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GOP attorney general candidate jabs at Moore

By By Terry R. Cassreino / assistant managing editor
July 31, 2003
PHILADELPHIA Scott Newton wasted no time the Republican candidate for state attorney general went on the attack Wednesday during a speech at the Neshoba County Fair.
First, the Ridgeland resident slammed outgoing Attorney General Mike Moore for not focusing enough time on prosecuting criminals and spending too much time trying asbestos and tobacco lawsuits.
Then Newton criticized his Democratic opponent Jim Hood, a former assistant attorney general under Moore. Newton said no one should automatically inherit or be anointed as Moore's successor.
Newton, a former assistant U.S. attorney, faces Hood, a district attorney in North Mississippi, in the Nov. 4 general election. Hood, scheduled to speak at the fair today, could not be reached for comment.
Moore, however, jumped at the chance to comment. Moore, in his fourth term and not seeking re-election, said he and his office have spent countless hours fighting drugs and crime in Mississippi.
Tuck explains switch
In case anyone missed Lt. Gov. Amy Tuck's switch last year from the Democratic to the Republican Party, she reminded voters of her decision Wednesday at the fair.
Tuck also spent part of her speech at the fair blasting the Democratic Party, under whose banner she ran for lieutenant governor in 1999, secretary of state in 1997 and state senator in the early 1990s.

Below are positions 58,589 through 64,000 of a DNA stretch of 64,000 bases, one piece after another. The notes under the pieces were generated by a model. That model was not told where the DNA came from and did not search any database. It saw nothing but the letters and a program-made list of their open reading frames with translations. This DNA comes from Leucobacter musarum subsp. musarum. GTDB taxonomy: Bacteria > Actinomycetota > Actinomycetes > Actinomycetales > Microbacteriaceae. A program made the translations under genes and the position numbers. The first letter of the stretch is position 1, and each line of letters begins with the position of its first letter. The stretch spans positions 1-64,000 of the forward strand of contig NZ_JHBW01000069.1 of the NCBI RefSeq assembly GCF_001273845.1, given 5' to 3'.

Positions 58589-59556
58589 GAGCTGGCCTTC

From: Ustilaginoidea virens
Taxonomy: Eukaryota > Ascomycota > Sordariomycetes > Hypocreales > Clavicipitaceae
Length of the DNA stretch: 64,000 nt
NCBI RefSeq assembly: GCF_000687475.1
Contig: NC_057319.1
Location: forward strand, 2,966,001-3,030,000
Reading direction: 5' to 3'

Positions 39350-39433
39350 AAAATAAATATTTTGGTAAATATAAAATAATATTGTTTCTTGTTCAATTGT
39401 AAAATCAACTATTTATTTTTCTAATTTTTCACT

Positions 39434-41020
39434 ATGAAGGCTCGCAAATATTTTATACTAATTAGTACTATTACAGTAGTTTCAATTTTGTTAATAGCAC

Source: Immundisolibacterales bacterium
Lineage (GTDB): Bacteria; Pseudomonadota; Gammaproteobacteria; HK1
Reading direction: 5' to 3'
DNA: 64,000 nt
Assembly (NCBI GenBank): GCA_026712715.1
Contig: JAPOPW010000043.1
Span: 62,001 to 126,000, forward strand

Tuck said she backed a congressional redistricting plan that was best for the state and not one that was best for the Democrats and could have made it easier for Ronnie Shows to win the 3rd District U.S. House seat.
Shows, the former 4th District congressman, was forced to run for the 3rd District seat when Mississippi lost one of its U.S. House districts. Shows then lost the race last year to Republican Chip Pickering.
Tuck also said she refused, as a Democrat, to endorse Al Gore during his unsuccessful presidential campaign in 2000. President George W. Bush ultimately carried the state that year.
Ketchings counts on Fordice
State Rep. Andrew Ketchings of Natchez said he believes his campaign for the Republican nomination in the state treasurer's race will be helped greatly by the endorsement of former Gov. Kirk Fordice.
Ketchings, a House member since 1996, is one of three Republicans in Tuesday's GOP primary. The winner will face the Democratic nominee and Reform Party candidate Lee Dilworth in the Nov. 4 general election.
Fordice, the state's first Republican governor since Reconstruction, served two terms before leaving office in 2000. Fordice has maintained a low profile since leaving public office.